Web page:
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Oct 22, 2014







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Eat this

Try dishes created by Benjamin Knack at Bedford Village Inn, 2 Olde Bedford Way, Bedford, 472-2001, www.bedfordvillageinn.com.




Bedford Village Inn gets a new Knack
Executive chef has been through Hell’s Kitchen

06/30/11



Knack, who joined the inn as executive chef in mid-May, appeared on Season 7 of Hell’s Kitchen. When he met Inn owner Jack Carnevale, he was impressed with his passion for the business.
 
“It’s difficult as a chef because some restaurants will say it’s your menu and say ‘Don’t do this,’” Knack said, noting that he has been given free reign over the menus of the Inn’s three eateries.
 
“It’s about understanding who you are cooking for,” he said. “Food is always evolving.”
The Tavern at BVI, Knack said, will continue to offer bold comfort food with a twist. Putting a twist on classic dishes is something Knack said he has learned from great chefs over the years.
 
Knack described his dining room cuisine as “delicate” and noted that he wished he could get all of his ingredients from local farms but it would be difficult to do so and still be able to serve affordable dishes. He opts instead to support small farms through a middle man.
 
Knack said he makes a lot of gels, foams and powders for his dishes. He has been using a balsamic gel atop an heirloom tomato salad with a sherry vinaigrette, homemade ricotta, shaved fennel and onion, and will use a cheese foam to top his new steak and cheese, made with sliced beef carpaccio and onion jam, served on focaccia.
“It’s a steak and cheese but it’s not a steak and cheese,” Knack said. 
 
He recently ordered a cotton candy machine to create unique, sweet dishes.
 
Knack will update all three BVI menus seasonally. He reached into his pocket and pulled out two handwritten lists of ideas for new summer dishes including a chilled tomato soup to showcase local heirloom tomatoes, seared scallops with corn and Fra Diavolo made with in-house-made pasta, calamari and scallops.
 
One summery dish on the menu is a mixed green salad topped with raspberries, strawberries, blueberries, blackberries, toasted almonds and a lemon mascarpone dressing
 
“It’s not the hardest thing in the world to make; anyone can add berries, anyone can make dressing,” Knack said. “It’s just understanding that they all go together.”
 
Knack noted that while some chefs avoid making simple dishes, you do not need to mix together 10 ingredients for a dish to be good.
 
“You want to the food to speak for itself,” he said.
 
The main ingredient to running a good restaurant, Knack said, is respect. Cursing and yelling are not allowed in his kitchen.
 
“We are here to make people happy ... if you can make the customers happy, your owners happy, train your staff and treat people with respect and dignity, you will enjoy your job,” he said.
 
Knack, who has worked in the kitchens of Christopher’s in Phoenix, Ariz., and Beacon Hill Bistro, L’Espalier and Sel de la Terre in Boston, said he is ready to tackle the task of running three restaurants simultaneously.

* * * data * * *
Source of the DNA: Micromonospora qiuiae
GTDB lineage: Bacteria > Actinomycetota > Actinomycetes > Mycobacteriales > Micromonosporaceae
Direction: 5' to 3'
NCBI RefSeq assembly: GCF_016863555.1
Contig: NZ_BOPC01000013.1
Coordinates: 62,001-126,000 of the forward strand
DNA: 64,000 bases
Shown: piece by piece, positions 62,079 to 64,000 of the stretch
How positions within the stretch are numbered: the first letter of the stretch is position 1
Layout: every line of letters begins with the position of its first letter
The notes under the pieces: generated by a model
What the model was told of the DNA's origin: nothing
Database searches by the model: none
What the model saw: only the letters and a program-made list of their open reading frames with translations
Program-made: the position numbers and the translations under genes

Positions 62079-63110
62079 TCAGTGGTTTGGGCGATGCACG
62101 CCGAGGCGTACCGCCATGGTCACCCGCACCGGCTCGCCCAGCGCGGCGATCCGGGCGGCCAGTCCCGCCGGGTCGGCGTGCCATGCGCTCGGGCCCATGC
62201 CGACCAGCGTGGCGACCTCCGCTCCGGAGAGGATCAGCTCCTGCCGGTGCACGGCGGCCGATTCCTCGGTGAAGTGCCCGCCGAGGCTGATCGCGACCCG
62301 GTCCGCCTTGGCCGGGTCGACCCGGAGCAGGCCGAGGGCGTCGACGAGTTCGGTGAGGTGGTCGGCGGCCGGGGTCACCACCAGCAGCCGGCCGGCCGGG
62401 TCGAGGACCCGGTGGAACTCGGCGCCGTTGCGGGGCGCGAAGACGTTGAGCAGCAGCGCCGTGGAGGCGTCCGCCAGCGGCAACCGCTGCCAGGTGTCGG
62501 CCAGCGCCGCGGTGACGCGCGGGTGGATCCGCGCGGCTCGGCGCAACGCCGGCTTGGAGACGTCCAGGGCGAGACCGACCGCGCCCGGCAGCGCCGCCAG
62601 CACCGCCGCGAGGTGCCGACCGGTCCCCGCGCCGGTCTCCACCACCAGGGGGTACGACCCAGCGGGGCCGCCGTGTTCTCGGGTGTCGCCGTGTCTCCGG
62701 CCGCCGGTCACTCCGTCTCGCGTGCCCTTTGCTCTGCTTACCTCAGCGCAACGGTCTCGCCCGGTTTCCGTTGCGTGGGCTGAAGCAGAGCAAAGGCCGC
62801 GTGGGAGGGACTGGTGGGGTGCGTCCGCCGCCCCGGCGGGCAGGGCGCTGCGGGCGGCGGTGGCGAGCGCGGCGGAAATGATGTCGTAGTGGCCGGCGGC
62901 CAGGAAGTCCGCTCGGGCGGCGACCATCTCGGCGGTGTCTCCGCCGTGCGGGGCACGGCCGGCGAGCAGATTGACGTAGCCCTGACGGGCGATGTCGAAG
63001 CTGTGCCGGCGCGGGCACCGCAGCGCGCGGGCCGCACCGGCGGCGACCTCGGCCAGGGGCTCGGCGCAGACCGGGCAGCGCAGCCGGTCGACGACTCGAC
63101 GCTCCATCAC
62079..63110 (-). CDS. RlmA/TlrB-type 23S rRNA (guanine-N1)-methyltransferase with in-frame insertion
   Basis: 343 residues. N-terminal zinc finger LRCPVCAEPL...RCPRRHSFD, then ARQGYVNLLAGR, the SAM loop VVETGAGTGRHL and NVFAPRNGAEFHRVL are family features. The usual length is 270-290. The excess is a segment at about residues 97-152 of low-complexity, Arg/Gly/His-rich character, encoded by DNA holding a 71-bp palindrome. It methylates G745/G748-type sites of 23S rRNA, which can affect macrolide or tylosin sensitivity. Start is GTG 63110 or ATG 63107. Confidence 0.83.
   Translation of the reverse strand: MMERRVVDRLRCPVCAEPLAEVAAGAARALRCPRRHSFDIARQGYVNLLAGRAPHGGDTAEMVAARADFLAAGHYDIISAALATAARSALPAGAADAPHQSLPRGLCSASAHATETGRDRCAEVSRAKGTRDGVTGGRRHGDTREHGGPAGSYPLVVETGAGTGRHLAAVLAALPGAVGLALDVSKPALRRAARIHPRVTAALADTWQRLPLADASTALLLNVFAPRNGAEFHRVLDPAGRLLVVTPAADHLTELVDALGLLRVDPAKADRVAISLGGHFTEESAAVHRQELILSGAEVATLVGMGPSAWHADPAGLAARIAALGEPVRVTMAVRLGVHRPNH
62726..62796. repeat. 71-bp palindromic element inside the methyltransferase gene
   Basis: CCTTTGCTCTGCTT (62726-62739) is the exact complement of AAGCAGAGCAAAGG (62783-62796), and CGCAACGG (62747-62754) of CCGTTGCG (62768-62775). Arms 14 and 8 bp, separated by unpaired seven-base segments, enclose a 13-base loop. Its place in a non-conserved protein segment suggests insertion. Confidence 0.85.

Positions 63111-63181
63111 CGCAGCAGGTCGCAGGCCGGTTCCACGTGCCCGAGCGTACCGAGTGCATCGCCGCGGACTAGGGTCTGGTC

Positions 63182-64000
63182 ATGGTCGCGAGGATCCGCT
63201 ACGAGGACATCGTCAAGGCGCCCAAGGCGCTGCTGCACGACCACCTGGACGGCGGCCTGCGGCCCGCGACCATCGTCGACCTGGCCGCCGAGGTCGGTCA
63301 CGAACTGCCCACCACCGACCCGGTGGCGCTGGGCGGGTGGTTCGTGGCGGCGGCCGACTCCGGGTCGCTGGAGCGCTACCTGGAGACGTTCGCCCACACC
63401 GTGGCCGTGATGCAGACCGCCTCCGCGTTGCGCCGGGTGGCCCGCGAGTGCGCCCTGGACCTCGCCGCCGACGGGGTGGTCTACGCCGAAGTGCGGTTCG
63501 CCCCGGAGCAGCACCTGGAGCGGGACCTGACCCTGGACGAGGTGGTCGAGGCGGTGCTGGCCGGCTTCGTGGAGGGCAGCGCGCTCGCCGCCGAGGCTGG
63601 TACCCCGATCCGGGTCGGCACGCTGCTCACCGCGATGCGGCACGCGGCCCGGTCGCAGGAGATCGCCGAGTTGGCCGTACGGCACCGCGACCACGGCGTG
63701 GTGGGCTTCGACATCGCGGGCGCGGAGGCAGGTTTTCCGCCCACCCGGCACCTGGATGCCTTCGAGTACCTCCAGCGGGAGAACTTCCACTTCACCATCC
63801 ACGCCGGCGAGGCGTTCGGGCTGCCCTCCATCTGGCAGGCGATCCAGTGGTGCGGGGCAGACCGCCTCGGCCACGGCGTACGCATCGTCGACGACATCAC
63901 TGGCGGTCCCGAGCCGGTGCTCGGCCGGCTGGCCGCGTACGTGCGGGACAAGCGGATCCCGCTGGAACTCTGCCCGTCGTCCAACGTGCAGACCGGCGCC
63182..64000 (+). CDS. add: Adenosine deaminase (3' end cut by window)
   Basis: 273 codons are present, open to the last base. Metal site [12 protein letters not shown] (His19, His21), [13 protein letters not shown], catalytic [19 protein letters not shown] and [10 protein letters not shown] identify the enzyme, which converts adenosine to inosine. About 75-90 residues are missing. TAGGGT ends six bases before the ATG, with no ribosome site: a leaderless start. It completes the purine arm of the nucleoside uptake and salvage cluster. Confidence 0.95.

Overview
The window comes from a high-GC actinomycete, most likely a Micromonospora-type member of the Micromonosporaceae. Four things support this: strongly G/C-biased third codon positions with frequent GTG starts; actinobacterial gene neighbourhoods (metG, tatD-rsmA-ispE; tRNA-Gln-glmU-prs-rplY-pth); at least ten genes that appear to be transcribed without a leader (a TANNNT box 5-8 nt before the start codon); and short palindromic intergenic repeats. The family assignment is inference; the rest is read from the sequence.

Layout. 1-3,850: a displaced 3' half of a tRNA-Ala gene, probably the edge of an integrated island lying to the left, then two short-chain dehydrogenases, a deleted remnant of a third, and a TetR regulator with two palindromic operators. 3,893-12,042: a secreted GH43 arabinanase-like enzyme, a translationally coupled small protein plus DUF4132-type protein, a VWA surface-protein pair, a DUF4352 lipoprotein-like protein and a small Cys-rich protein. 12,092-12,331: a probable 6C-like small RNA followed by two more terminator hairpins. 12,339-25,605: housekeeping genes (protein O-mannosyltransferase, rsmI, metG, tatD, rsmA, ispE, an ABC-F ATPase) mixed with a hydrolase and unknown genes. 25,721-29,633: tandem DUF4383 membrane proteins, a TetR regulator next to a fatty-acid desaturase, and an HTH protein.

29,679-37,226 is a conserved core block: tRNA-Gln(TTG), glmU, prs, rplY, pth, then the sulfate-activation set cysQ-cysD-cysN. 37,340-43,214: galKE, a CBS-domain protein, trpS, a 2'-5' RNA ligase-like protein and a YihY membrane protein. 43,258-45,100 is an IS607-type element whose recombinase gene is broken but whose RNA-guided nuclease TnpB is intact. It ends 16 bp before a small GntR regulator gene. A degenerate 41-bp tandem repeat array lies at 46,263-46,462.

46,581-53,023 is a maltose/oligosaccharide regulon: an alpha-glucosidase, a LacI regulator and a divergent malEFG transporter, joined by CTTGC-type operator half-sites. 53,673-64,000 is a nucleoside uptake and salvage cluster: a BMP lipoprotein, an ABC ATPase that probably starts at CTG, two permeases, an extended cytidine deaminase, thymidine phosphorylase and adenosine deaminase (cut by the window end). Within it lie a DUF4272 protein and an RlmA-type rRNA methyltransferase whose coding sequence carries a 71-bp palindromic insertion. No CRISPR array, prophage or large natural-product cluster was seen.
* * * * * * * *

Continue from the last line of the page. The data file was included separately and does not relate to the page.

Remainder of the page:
“A chef’s job is full utilization,” he said. “What we serve in the Tavern we will cross-utilize in Corks and in the dining room; it’s a unique situation because most restaurants only have one menu.”
 
Knack said it is a great experience to have customers be able to visit the Inn for dinner two to three times a week and for them to be able to eat something different in a different atmosphere each night.
 
Working in a kitchen, Knack said, does not require formal training, talent or brains, as success in the restaurant in industry comes as a result of hard work.
 
“You can work with a talented chef and gain artistic talent … it’s the whole ‘teach a man to fish’ thing,” he said.
 
Knack also noted the rewards of working for a great chef as a perk of the job.
 
“[A chef] congratulates the kitchen staff because they did it as a team; that’s very rewarding,” he said. “I don’t know if you share that in the nine-to-five world.”
 
Knack was teaching at the New England Culinary Institute in Vermont when the school’s public relations department asked him to call the casting company affiliated with Hell’s Kitchen. His outgoing nature during his phone interview scored him an interview in Boston, which led him to the final casting call in California.
 
Knack called himself “ignorant” to think that Hell’s Kitchen was a real competition — he noted that the production staff “made a lot of things happen.”
 
“Hell’s Kitchen has nothing to do with cooking,” Knack said. “You have got to be confident in what you do and be interesting so people will watch you.”
 
While Hell’s Kitchen personality Gordon Ramsay screams and yells at contestants of the show during filming, Knack said that he is never disrespectful and, off camera, can be endearing and personable.
 
Knack said what he took from his experience on Hell’s Kitchen was the ability to deal with adversity.
 
“Once you get through that, you feel like you can do anything in any kitchen,” he said.





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